UBC symposium on anti-Asian racism finds Maclean's "Too Asian?" too insensitive
Two weeks ago, I wrote a commentary in response to Maclean’s “Too Asian?” Since then, many voices have chimed in from left, right, and centre to offer their two cents. Aside from a brief non-apology released yesterday, minimal effort has been done by Maclean’s or Rogers to remedy the offense that “Too Asian?” has caused readers.
On November 25th, the University of British Columbia held a campus dialogue organized in response to an overwhelming interest from students in wake of the focus on Asian students after the publication of “Too Asian?” Not even the generous snowfall from the night before prevented the large room from filling up to capacity. The forum featured a panel made up of a mix of distinguished faculty and administration members as well as two undergraduate students. It was refreshing to be in an environment where the objective was to engage in a safe constructive dialogue about stereotyping in media.
Brian Sullivan, Vice-President, Students at UBC opened the dialogue by addressing the issue as one “not about admissions” nor was it about “unhappiness over the way that students choose to associate or to be engaged.” Sullivan added, “(students) are experts of their own experience” and that this episode is fundamentally about “people” and “about learning.”
Panelist Dr. Kerry Jang, Professor, UBC Psychiatry and Vancouver City Councilor, shared a story about his own upbringing; of how his grandfather arrived in British Columbia and paid the Chinese head tax and how emphasizing his Canadian citizenship was more important than identifying with his Chinese heritage. “You had to be as non-Chinese as possible,” Jang said, “so I kind of grew up being kind of non-Chinese but being reminded that I was Chinese every so often. We went back and forth with this kind of thing. So quite frankly, I didn’t know how to react when I read the article.” Jang’s sentiments echo with many Canadian-born and naturalized Asians who read the Maclean’s article but were caught in-between cultural worlds and thus, did not know how to react.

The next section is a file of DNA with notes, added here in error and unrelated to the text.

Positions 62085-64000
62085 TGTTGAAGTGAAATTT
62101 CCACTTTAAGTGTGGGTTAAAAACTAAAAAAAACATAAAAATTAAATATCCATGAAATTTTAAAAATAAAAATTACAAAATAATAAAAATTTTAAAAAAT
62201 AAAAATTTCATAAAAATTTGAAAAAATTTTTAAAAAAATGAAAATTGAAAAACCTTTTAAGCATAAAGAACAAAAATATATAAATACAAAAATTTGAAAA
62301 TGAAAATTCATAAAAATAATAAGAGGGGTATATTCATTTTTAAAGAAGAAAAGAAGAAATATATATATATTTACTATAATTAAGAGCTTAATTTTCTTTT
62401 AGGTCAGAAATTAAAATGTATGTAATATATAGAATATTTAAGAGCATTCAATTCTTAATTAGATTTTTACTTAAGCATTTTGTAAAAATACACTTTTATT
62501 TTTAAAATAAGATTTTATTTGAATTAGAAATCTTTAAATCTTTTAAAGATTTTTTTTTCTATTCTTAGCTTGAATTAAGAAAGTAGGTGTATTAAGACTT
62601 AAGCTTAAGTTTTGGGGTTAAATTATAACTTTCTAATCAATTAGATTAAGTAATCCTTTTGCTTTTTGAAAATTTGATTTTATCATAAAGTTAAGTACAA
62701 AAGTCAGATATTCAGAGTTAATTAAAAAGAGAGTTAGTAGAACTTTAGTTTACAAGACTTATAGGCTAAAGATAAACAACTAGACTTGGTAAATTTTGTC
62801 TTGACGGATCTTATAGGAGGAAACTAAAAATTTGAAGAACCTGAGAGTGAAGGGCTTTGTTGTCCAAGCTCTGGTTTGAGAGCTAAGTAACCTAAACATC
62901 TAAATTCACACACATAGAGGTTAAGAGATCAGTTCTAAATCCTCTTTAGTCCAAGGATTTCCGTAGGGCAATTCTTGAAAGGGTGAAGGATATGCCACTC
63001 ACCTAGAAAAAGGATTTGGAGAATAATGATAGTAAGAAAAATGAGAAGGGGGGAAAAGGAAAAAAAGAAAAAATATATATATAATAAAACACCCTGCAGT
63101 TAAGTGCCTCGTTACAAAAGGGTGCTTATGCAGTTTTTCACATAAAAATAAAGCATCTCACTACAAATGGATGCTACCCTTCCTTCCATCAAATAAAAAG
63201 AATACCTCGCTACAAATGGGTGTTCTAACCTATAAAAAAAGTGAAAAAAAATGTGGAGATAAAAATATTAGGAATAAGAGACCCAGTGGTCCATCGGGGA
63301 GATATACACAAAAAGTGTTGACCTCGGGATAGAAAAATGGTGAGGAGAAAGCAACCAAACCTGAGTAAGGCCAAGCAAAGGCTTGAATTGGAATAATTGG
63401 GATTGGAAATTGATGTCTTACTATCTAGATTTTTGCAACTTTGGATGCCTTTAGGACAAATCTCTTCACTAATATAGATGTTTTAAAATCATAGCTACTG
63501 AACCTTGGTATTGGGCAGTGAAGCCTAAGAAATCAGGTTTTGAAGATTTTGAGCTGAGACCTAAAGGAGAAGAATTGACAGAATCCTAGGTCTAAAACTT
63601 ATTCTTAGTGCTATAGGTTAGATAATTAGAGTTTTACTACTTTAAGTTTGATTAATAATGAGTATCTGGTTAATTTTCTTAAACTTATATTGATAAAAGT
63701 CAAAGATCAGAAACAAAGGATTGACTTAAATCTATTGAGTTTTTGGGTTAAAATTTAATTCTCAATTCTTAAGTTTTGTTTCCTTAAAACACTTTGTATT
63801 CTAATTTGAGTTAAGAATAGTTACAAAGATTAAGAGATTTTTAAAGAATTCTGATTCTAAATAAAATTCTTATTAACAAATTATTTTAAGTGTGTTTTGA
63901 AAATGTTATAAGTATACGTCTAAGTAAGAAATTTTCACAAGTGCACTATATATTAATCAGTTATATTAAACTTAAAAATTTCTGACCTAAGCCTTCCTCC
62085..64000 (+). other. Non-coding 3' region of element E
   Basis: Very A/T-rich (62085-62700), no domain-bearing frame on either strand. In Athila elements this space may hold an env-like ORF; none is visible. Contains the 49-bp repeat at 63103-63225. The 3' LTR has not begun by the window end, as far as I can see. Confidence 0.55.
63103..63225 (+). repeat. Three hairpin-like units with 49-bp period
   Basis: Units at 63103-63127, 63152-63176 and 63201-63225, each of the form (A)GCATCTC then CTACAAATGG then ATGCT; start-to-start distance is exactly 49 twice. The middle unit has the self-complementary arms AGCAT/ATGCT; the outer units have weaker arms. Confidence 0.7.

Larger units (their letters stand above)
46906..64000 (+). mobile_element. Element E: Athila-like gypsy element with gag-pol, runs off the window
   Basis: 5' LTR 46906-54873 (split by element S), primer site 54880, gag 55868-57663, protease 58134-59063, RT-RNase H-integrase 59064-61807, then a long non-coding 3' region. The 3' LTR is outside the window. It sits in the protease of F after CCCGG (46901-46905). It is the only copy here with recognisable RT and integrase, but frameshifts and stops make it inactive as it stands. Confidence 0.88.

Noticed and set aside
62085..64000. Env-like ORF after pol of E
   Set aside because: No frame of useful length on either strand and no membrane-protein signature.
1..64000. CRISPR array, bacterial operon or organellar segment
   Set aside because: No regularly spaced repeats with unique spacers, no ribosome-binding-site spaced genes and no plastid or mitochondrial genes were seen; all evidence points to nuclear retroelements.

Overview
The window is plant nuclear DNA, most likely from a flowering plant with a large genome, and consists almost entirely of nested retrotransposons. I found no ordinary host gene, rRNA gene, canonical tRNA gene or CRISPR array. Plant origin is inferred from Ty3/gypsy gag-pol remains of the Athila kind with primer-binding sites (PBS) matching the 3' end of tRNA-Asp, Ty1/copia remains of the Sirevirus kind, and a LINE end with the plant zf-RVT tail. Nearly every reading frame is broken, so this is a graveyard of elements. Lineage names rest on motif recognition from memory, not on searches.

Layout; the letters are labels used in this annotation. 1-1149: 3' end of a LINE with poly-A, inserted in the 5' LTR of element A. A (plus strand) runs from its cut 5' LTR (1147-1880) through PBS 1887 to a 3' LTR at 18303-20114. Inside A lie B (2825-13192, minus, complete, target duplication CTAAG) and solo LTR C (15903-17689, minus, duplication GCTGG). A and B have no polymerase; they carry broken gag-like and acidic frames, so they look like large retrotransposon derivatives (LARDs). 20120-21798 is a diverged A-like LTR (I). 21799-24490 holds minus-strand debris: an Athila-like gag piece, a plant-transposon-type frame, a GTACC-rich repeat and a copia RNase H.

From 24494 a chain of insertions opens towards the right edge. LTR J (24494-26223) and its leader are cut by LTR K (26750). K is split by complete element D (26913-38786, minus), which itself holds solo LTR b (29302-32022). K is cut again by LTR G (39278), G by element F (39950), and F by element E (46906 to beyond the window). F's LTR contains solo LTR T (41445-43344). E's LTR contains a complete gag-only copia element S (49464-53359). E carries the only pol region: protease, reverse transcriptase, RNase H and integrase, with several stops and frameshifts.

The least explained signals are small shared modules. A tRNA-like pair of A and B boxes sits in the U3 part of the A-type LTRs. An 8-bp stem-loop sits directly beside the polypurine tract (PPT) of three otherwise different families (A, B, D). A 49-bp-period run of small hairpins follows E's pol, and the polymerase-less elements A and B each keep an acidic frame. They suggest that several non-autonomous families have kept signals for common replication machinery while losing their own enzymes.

“This article harkens back to an older Canada,” explains panelist Dr. Henry Yu, Associate Professor, Department of History and Principle pro tem at St. Johns College, UBC. “It’s also a hurtful article for a lot of people. And in fact, the irony is if you just arrived from Asia, if someone says, ‘You’re so Asian’ – well of course, I was born in Asia.” Yu doesn’t fail to recognize the distinction between Asian international students and domestic Asian-Canadian students, an acknowledgment that Stephanie Findlay and Nicholas Kohler did not care to make nor did the Maclean’s editorial team care to include.
However, the international student is “not the person who’s actually going to feel hurt the most,” Yu continues, “You know who’s going to hurt the most? The person who tried really hard in elementary school and high school to fit in. The person who, like me, thought ‘maybe if I’m captain of the basketball team, it’ll be okay. Maybe if I really work hard to fit in.’ But then every once in a while someone calls you ‘rice’.”
“It’s the feeling of ‘what else do you want me to do?’ You say I don’t fit in – I do everything to fit in- and then you say I don’t fit in. And that’s the hurt.”
Canadian universities have changed significantly in the past four decades. It is should be of no surprise that the children of Asian immigrants and first-generation Asian-Canadians are entering university. It was a surprise for me to see a national magazine adhere to a dangerous discourse to choose not recognize their Canadian identities, but as Asian and as “others.”